When Conway Fitzgibbon arrives at Fuchsia Lodge with his daughter Matilda, the headmistress Miss Wilcox couldn't be more delighted. The ladies' school is limited in numbers and eager for new pupils, particularly ones so finely dressed, and boasting a father who is "quite the gentleman". But as Christmas approaches, and Miss Wilcox inquires about arrangements for the holidays, she is in for a shock. Conway Fitzgibbon, like the address he left behind, does not exist. So who is Matilda? With Miss Wilcox unable to extract any information out of the girl, it falls to a local lawyer, Mr Ellin, and a young widow, Isabel Chalfant, to unravel the truth. What they discover is a tale that travels the highs and lows of nineteenth-century England, an investigation that changes all their lives forever.
©2004 Clare Boylan; (P)2004 BBC Audiobooks Ltd.
Beautifully written, supenseful and thought provoking.
Gives insight into the position of women in Victorian society and illustrates brutally the appalling circumstances of the lower classes. Dickens couldn't have done better.
Love a great book that stays with you long after you've finished it.
A well written, well narrated story. I enjoyed everything about this novel and would recommend it.
What a good job this author has made in her neat and interesting completion of this work. Her style was every bit a Charlotte Bronte yet the subject matter very obviously came from a contemporary author.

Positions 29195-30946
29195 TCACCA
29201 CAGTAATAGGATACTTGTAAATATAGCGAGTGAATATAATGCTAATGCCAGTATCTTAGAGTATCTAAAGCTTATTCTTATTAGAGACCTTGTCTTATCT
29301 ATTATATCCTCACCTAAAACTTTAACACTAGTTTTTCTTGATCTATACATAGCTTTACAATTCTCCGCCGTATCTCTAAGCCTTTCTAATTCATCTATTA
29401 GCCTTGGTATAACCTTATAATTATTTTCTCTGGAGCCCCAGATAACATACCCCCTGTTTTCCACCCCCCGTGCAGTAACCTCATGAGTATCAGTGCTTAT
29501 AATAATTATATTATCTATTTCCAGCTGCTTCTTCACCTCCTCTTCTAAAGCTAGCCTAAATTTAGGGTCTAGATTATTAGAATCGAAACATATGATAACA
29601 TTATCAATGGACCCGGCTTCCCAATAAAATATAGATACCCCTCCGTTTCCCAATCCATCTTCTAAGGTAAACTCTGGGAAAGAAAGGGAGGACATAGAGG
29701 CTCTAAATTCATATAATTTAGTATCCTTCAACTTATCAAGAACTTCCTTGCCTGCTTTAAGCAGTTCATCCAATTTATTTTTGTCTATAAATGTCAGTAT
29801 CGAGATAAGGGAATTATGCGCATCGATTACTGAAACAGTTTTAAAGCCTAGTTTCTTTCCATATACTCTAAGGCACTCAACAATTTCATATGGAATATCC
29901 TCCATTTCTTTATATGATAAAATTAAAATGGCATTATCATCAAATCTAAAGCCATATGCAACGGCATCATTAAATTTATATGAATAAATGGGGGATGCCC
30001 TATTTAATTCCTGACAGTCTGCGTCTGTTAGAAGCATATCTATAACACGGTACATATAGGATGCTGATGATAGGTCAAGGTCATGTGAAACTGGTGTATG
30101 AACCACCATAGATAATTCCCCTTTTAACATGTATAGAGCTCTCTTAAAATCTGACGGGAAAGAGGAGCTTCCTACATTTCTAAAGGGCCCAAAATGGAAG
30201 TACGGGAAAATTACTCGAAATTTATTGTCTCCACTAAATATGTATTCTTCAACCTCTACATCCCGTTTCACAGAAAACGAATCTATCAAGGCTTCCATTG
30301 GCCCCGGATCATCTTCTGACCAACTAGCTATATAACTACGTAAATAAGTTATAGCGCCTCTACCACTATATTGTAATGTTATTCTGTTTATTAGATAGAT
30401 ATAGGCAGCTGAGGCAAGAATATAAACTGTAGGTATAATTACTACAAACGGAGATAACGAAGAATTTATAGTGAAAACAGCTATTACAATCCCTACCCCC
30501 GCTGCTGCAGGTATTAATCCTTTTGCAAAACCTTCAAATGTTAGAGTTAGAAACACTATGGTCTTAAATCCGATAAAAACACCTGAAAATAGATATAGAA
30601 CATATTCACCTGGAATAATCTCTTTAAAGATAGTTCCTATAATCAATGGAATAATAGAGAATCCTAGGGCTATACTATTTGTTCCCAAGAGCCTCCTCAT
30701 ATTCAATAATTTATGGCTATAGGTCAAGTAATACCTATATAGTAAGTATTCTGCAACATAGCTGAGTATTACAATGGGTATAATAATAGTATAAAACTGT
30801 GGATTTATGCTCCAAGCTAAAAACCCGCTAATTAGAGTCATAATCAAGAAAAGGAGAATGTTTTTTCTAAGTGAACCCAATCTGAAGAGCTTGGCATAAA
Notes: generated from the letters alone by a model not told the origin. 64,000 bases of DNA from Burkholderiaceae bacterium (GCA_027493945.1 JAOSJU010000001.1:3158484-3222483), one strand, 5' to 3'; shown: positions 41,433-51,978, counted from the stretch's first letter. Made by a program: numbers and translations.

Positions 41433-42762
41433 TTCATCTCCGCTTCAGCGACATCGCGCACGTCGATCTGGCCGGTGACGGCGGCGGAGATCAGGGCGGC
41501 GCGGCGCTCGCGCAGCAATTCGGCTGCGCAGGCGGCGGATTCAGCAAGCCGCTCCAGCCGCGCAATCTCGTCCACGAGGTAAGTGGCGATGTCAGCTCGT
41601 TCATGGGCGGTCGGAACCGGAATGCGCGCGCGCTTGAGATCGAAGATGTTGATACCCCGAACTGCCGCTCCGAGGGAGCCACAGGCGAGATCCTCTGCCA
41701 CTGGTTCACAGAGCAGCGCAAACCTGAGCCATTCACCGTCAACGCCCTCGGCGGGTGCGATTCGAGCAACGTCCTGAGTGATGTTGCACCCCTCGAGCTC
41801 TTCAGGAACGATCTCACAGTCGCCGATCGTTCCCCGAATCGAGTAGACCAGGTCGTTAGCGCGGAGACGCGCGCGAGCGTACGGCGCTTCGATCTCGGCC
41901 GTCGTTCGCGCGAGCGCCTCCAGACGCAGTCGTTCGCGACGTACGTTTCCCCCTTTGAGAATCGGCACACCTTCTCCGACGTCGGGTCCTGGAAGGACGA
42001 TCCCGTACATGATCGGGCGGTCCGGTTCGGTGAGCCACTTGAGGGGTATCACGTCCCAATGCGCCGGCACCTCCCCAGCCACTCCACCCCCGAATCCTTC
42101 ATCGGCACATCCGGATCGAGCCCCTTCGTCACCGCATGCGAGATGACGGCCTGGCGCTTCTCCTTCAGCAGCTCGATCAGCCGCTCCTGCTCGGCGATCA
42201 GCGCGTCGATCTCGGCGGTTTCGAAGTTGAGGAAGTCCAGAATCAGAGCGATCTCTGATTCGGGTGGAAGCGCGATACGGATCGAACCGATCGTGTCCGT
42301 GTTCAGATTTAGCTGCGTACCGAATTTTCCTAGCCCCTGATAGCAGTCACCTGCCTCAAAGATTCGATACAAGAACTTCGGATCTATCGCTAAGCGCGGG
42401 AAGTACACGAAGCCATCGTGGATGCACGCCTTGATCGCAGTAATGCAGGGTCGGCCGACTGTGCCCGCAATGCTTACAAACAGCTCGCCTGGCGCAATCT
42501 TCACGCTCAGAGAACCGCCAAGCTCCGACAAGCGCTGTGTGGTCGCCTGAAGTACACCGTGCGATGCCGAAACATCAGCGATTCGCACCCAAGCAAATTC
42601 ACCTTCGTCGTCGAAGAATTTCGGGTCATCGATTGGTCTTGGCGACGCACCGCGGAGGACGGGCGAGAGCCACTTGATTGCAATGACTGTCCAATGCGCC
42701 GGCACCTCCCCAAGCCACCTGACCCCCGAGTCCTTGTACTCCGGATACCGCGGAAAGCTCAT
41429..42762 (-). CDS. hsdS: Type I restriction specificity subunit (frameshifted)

Very well narrated and very very enjoyable . Many thanks
Fabulous book, very well read, couldn't put it down. Well done in the style of the Bronte sisters, although the modern author's voice comes through at times, while the storyline was perfect - impossible to guess the ending.
The story is very intriguing and the language used was fascinating. I hoped to find other audible books by this author - but sadly there were none.
Historical & SciFi Book Lover, especially Georgette Heyer, Lois McMaster Bujold, Connie Willis (& New Who). Also books for the kids.
I was not expecting this book to be so involving, and to delve into the darker side of Victorian England. It definitely deals with radical themes that Charlotte Bronte would not have explored at the time.
Matilda Fitzgibbon is a plain unattractive child (reminiscent of Jane Eyre) arrives at a small select boarding school with a trunk of sumptuous clothes. However, her fees remain unpaid and (without giving away too much) the child finds herself alone and destitute in London. The relationships in the book do become tangled, (which reminded me of the melodramatic style of Dickens).
The book is written from different points of view, which shows the characters inner despairs and sorrow. My only disappointment is that Clare Boylan has not written another novel.
I have to save my sensitive eyes for thesis-writing, so audiobooks are how I keep up with my favourite authors and have fun.
This story was hard to get into for the first half-hour or so, but I continued listening and now consider "Emma Brown" to be one of the most beautiful books I have listened to in a long time. Perfect pacing, perfect writing, a perfectly satisfying story, and very well performed. It feels like a cross between Jane Austen and Charles Dickens, combining the mannerisms of bygone times with the real grittiness of the darker elements of Victorian London.
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